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Bus Driver: People Ignore My Stop Arm "Six Times A Day"

12:09 AM, Jan 10, 2013   |    comments
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Greensboro, NC - It's not just inconvenient, it's an inexcusable truth.

Each and every day, drivers are ignoring school bus stop arms and putting children's lives at risk.

We started asking questions weeks ago. But now that four Triad kids have been hit and one killed since December, we had to know how bad is the problem?

The North Carolina Department of Public Schools tracked bus stop violations across the state in one day.

Get this, in that one day, 3200 vehicles passed buses while the stop arm was out.

152 were in Guilford County.

And Forsyth County wasn't far behind, With 80 vehicles passing bus stop arms In that one day!

And what's scary is they surveyed only a fraction of the bus stops. So this could be happening tens of thousands of times every day.

Lisa Joseph says she watches drivers pass her stop arm at least six times a day.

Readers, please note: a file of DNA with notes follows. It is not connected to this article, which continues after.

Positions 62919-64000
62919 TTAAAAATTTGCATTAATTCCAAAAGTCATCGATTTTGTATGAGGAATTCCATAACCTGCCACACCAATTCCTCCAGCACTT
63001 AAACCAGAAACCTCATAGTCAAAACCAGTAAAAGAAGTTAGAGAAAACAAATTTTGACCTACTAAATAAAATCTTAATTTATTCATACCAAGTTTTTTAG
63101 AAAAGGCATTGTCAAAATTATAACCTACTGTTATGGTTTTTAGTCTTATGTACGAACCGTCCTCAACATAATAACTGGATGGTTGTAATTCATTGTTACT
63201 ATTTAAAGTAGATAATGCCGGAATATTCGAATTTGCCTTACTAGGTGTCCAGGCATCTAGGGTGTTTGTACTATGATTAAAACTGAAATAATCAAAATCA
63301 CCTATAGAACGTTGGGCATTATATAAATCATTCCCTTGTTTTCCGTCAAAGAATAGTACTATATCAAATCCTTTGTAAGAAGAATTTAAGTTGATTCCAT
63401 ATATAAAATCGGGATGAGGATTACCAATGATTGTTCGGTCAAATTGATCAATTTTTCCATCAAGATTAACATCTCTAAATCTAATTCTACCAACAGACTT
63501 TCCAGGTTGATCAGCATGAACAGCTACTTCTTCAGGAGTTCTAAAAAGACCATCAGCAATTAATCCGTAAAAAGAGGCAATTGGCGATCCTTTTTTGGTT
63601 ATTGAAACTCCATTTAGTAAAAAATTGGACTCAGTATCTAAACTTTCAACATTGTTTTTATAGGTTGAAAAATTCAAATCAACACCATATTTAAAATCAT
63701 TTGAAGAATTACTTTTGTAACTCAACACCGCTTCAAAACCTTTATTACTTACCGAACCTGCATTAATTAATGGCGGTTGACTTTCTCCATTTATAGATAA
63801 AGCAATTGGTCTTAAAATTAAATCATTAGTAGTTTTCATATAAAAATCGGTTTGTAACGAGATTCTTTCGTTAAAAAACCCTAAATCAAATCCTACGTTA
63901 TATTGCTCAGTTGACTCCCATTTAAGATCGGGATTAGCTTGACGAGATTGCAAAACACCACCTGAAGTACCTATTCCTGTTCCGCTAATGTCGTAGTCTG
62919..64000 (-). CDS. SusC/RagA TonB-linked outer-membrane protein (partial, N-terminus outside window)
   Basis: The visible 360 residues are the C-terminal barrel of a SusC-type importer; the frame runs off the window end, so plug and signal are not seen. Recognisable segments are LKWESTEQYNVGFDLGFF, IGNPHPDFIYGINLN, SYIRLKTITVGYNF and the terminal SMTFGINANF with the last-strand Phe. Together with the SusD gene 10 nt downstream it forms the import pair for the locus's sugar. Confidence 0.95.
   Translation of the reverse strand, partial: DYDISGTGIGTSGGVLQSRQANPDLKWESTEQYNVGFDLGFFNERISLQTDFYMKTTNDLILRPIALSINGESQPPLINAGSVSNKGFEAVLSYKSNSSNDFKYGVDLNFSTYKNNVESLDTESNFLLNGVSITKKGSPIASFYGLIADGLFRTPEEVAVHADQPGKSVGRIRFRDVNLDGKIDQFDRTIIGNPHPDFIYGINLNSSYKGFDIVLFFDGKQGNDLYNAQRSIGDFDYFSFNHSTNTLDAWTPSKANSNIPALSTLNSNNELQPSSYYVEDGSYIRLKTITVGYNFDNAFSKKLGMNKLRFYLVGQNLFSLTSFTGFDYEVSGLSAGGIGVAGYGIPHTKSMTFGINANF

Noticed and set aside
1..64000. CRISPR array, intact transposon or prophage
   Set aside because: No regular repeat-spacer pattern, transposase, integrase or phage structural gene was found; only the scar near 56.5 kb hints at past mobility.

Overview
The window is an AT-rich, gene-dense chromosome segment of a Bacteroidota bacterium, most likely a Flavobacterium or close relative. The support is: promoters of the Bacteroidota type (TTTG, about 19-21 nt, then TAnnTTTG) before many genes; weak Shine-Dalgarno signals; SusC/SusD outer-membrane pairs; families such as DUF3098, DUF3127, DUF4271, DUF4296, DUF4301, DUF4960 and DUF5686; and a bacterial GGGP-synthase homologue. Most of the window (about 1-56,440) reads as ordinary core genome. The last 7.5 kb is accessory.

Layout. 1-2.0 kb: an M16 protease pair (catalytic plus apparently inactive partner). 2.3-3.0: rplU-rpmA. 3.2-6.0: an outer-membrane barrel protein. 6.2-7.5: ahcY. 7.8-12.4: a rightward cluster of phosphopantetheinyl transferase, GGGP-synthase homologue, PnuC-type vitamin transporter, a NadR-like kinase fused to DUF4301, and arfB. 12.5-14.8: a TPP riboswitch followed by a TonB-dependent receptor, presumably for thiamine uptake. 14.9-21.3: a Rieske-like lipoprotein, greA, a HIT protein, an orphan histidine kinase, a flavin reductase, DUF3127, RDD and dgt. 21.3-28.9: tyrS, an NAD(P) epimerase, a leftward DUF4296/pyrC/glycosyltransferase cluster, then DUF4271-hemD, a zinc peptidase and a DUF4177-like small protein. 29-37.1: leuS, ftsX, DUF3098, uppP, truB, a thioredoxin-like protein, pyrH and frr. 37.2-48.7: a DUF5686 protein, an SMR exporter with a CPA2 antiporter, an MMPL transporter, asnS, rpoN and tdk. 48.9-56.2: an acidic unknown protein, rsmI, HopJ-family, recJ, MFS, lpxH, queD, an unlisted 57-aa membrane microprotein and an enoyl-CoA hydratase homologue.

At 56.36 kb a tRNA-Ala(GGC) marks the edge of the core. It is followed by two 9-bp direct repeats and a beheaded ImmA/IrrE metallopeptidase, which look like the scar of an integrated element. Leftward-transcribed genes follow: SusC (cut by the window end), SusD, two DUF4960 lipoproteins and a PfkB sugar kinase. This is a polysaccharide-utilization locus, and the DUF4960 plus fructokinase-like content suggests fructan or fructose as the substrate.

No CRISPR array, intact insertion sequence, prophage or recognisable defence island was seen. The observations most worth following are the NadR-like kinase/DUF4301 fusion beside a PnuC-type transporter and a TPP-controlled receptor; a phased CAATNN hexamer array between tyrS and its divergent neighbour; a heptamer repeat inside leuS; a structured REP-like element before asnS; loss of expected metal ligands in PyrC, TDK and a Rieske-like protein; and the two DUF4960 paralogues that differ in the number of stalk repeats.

Here are some highlights of her interview with WFMY News2's Frank Mickens.

FRANK: "Lisa you're in the driver's seat. We're not ever in the driver's seat, most of us. What would you say in a given week, the number of times people just ignore the stop arm and pass you?" LISA: "Probably about six for most of the regular buses."

FRANK: "That's in a week six." LISA: "In a week."

FRANK: "So what does that make you feel like?" LISA: "My heart drops to my stomach and I just get sick. What if? It's always that what if question."

FRANK: "Excuses you hear. Why are people doing this?" LISA: "I'm in a hurry. I've got an appointment. I've get to get to work. I gotta do this. I gotta do that, instead of thinking about the children."

LISA: "This happened the other day and a car came right up to the stop arm only because they got that look, 'I dare you.'" FRANK: "You looked at the driver." LISA: "I looked at them. This was me, myself. I looked at them and I said I dare you."

FRANK: "What do you think are some of the answers? "

LISA: "I've seen some other states that had the stop arm also in the rear of the bus and they would be able to see before they get right at the front of the bus. Then the kids crossing the road then they would see it instead of saying they didn't see it."

"The parents, a lot of them need to be somebody out there with those children. It's not always the stop location. It's that there's somebody out there supervising those children."

WFMY News2

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